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Illegal downloading is a problem that needs to be dealt with by internet service providers (ISPs).

That is according to the Trade Union Congress (TUC), which has joined the chorus of voices calling for broadband providers to assume the lion's share of responsibility for tackling online piracy.

The film, music and television industries have already expressed their concerns over peer-to-peer (P2P) file sharing, highlighting the financial implications of such downloads.

Now, TUC General Secretary Brendan Barber has asserted that broadband providers should restrict access to users who are found to have downloaded content illegally.

Writing in the Daily Telegraph, Mr Barber emphasised the impact that obtaining files in this way can have on creative industries and how ultimately jobs could be put at risk.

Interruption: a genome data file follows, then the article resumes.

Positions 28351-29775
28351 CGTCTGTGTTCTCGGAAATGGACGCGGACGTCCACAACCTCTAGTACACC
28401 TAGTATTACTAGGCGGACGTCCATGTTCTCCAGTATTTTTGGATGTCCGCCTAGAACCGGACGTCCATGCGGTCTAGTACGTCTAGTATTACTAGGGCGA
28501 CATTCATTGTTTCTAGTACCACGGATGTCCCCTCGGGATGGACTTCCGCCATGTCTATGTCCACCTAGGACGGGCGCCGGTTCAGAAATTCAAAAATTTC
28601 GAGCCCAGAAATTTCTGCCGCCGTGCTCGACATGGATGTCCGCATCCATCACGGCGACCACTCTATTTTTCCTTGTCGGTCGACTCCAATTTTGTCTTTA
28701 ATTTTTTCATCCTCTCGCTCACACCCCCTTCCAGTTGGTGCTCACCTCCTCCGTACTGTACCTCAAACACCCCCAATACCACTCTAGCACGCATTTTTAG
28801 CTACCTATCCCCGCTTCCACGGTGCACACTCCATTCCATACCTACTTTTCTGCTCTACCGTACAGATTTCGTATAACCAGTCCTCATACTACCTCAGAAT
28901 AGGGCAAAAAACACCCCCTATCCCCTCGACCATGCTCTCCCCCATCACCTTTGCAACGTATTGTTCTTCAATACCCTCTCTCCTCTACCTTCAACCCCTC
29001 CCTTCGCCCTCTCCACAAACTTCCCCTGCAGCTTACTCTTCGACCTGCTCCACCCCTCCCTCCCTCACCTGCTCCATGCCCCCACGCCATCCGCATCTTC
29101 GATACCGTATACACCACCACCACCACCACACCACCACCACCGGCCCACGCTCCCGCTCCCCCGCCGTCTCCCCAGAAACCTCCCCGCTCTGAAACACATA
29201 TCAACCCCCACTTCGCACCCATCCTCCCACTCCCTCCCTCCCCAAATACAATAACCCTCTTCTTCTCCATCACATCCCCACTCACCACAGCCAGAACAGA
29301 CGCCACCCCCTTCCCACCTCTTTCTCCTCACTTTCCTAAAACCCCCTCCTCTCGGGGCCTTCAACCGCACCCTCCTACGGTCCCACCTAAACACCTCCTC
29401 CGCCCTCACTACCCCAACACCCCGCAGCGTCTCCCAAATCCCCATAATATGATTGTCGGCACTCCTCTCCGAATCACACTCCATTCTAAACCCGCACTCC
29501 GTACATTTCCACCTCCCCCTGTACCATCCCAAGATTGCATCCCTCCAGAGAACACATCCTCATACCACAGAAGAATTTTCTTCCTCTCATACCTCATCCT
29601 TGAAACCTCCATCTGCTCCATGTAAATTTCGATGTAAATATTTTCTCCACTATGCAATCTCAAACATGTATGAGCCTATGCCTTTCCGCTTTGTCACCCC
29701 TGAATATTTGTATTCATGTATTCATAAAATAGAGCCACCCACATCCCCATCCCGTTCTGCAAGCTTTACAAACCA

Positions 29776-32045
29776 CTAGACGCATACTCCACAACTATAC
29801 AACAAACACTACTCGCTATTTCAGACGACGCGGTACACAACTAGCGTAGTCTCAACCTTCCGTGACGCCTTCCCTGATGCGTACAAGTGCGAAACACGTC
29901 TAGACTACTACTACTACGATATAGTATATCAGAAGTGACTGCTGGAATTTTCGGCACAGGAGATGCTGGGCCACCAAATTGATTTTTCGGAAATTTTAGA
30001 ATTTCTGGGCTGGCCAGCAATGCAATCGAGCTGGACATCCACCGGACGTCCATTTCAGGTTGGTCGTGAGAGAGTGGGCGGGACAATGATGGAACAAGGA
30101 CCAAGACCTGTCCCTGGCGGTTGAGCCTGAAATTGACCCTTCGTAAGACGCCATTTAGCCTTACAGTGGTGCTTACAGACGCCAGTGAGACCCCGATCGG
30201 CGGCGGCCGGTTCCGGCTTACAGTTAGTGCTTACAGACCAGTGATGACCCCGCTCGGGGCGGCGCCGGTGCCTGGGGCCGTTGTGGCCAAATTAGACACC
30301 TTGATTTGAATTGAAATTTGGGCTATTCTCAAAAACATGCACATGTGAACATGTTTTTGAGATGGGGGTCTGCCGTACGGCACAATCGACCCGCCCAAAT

He said: "The ISPs have the direct relationship with the file-sharer and all the evidence suggests that, where a system is put in place for dealing with offenders, rates of piracy will fall dramatically."

Mr Barber made his comments ahead of the Digital Britain report, which is due to be released on June 16th.

However, according to Charles Dunstone, Chief Executive of TalkTalk and the Carphone Warehouse, the suggestion that broadband providers could halt illegal file sharing is "naive".

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